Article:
Opposition leader Henrique Capriles casts his ballot during a symbolic referendum in Caracas, Venezuela, on Sunday. (Ariana Cubillos/Associated Press)

Francisco Toro is executive editor of the Caracas Chronicles news site and a contributing columnist for Post Opinions.

Venezuela has just experienced something extraordinary. On Sunday, some 7.5 million Venezuelans around the world took part in an unofficial referendum. With 95 precincts reporting as of this writing, 7,186,170 of those who voted overwhelmingly rejected the government’s plan to rewrite the constitution, urged the armed forces to safeguard the existing constitution, and approved a transition government to return to full democracy. The government refuses to recognize the vote.

By comparison, 7.7 million citizens voted for the opposition in the country’s last national election, two years ago — a number that translated into a two-thirds majority in the parliament. The government managed only 5.6 million votes — and its popularity has steadily fallen since then.

The National Electoral Council, Venezuela’s official election agency, had nothing to do with Sunday’s referendum. Instead, the vote was organized on the fly by groups of volunteers: In just a couple of weeks, they set up 2,300 polling stations from the Amazon to the Atlantic coast. And their efforts weren’t restricted to the homeland. They also organized worldwide, setting up voting centers for expatriates in countries as near as Colombia and as far as Uganda.

But why didn’t they choose to go through official channels? That was never really a viable option — and understanding why helps explain why Venezuela finds itself in its current predicament.

Since it lost control of parliament in the national vote in December 2015, the increasingly authoritarian government seems to have concluded that democratic elections are a luxury it can no longer afford.

Venezuela’s constitution gives voters the right to recall their president if they collect enough signatures to do so. But when the opposition launched a drive to do just that early last year, the official National Council turned what might have been a straightforward campaign into a Kafkaesque 10-month ordeal, eventually rejecting the recall request on a technicality. Along the way, the Electoral Council gave the lie to its claims of independence — at one point throwing out thousands of signatures requesting the drive because people had misspelled the word “president” on the form.

This year the government decided to go on the offensive. Struggling to turn back the tide of protests, the authorities decided to call a Constitutional Assembly to rewrite the constitution and run the country. But they faced a daunting challenge: winning a majority in elections to that Constitutional Assembly when a vast majority of Venezuelans loathe it. To square this circle, the government proposed an insanely complicated election that vastly over-represented the areas where it still retains support.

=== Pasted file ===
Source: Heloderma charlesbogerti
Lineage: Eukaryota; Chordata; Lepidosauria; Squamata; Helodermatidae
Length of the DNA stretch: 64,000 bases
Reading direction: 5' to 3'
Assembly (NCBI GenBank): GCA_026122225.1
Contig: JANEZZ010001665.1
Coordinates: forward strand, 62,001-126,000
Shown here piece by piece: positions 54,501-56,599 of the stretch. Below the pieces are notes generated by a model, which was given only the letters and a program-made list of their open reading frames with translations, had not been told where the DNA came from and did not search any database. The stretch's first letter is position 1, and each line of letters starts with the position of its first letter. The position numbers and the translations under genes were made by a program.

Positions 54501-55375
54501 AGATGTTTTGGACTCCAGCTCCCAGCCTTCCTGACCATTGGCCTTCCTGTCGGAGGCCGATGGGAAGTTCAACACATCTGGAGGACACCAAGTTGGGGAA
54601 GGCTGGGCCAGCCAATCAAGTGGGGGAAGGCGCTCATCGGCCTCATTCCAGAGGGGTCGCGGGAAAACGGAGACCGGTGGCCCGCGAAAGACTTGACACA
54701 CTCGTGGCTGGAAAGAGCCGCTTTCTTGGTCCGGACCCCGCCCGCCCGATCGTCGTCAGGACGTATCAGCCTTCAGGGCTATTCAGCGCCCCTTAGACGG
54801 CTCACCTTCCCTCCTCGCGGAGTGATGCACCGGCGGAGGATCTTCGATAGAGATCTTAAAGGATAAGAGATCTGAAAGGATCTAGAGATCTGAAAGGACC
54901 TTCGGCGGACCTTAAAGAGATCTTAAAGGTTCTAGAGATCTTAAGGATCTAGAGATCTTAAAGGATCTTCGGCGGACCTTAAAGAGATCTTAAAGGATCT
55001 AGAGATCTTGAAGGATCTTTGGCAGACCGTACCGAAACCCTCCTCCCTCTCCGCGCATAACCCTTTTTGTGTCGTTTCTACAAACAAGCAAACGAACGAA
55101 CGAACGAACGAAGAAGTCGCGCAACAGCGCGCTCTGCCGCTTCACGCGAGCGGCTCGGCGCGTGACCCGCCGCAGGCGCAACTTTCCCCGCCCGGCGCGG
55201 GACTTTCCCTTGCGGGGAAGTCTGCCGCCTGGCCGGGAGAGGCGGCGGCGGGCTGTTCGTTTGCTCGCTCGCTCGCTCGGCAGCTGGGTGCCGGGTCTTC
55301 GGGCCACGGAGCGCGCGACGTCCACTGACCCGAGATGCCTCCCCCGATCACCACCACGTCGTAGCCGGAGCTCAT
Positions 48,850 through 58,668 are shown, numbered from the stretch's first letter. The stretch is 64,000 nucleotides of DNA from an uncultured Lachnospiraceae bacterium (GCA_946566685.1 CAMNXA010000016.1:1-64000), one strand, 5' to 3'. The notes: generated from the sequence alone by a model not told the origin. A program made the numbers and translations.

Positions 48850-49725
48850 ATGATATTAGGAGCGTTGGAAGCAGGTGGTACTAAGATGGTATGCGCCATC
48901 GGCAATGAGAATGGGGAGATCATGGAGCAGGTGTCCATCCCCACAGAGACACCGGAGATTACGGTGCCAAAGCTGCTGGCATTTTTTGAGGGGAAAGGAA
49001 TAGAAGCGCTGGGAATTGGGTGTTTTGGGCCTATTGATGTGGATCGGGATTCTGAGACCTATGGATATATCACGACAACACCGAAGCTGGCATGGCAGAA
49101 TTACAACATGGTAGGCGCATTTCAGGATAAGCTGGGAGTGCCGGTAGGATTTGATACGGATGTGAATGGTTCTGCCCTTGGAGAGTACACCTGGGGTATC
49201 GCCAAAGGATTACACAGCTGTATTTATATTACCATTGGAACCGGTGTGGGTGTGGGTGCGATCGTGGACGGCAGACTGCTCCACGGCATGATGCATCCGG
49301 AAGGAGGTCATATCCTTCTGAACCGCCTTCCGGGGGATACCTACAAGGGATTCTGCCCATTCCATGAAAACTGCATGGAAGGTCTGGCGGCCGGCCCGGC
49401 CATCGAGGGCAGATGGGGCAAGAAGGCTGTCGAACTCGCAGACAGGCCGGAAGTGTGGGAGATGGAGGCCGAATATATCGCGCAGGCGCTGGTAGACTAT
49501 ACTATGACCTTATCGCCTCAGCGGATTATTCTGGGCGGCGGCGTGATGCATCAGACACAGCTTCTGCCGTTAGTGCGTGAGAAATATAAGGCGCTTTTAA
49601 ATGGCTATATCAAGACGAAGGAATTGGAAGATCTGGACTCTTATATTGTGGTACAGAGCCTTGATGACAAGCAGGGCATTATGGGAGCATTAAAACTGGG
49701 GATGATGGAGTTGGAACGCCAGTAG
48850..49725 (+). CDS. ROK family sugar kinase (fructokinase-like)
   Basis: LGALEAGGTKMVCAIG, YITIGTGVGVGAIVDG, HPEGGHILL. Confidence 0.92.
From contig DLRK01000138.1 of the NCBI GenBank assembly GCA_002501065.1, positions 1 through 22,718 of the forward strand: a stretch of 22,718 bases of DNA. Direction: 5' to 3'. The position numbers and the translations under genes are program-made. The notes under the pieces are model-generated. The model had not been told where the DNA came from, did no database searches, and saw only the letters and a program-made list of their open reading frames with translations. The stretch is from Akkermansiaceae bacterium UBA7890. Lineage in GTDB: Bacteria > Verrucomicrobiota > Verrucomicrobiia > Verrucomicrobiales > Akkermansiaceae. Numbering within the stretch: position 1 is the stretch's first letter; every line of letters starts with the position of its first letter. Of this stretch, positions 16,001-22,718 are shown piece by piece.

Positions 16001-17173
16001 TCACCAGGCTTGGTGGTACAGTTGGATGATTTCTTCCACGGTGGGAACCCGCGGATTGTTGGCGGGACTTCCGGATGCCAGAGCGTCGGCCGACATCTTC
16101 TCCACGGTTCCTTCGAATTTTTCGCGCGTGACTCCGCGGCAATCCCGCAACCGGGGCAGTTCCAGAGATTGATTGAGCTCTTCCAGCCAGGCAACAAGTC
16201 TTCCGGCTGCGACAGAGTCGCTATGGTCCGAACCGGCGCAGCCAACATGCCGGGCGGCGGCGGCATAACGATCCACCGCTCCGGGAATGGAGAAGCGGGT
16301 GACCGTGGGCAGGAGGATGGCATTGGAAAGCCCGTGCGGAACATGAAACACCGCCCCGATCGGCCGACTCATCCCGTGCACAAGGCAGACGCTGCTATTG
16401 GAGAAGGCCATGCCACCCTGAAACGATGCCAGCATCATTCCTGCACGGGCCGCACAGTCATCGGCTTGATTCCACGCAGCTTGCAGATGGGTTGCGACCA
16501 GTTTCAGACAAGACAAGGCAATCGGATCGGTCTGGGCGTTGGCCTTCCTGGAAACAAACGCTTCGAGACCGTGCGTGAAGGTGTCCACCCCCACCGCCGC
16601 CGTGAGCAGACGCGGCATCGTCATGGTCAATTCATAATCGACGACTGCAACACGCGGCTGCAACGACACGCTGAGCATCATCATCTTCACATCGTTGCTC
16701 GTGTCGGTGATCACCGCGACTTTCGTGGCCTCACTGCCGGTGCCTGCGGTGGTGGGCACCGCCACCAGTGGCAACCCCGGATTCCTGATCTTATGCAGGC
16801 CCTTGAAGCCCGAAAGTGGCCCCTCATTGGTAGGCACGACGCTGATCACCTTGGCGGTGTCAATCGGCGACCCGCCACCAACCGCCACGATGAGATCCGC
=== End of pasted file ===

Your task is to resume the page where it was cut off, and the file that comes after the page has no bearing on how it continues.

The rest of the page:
Then the most amazing thing happened: The slowpoke Electoral Council — the same one that took 10 months to consider (and reject) last year’s recall — morphed suddenly into an administrative sprinter. The Electoral Council announced itwould have no trouble putting together an election for the 545-member body in a little under two months. Even worse, it decided to hold the election without allowing citizens to declare whether they wanted this Constitutional Convention in the first place — even though this requirement is spelled out in the constitution. The government ignored this point precisely because it knew it would almost certainly lose.

The upshot is that there’s scarcely anyone in Venezuela who genuinely considers the “official” Electoral Council anything more than a government sock-puppet. The National Assembly — though rendered almost totally powerless by the pro-government Supreme Court — realized it had to push back. Hence the idea of calling a “popular consultation” vote, convened but not funded by the opposition-dominated parliament. In the spirit of a constitution designed specifically to deepen people’s participation in politics, it was entirely organized and funded by regular people on a worldwide basis.

The referendum they delivered turned into an amazing explosion of citizen energy: Volunteers improvised voting centers, ballot boxes, logistics, site security, everything. Citizens aghast at the country’s authoritarian slide turned out in millions to stand patiently in line to vote — even though they knew the government won’t recognize a vote that wasn’t organized by the Election Council, which it can control.

Amazingly, with just a handful of exceptions, the vote was orderly and peaceful — no mean feat in a country that has been racked by violent protests over the past four months. Millions of people who had stopped turning out to protest for fear of being tear-gassed, or worse, came out to register their rejection of the government’s dictatorial drift.

The National Assembly now has a clear mandate to disregard the government’s call for a Constitutional Assembly. The government may not want to heed it, but neither can it expect to match the turnout the opposition achieved Sunday. If fewer than 7.2 million people turn out to elect the government’s Constitutional Assembly on July 30, the body’s lack of legitimacy will be obvious from day one. And that is highly likely to be the case, given the government’s extreme unpopularity right now.

The bottom line is that the government isn’t strong enough to impose outright dictatorship on the overwhelming majority of Venezuelans, who vehemently oppose that plan. Close off access to “official” ballots and they’ll vote on their own nonetheless. We’re stubborn people, and we’re not going down without a fight.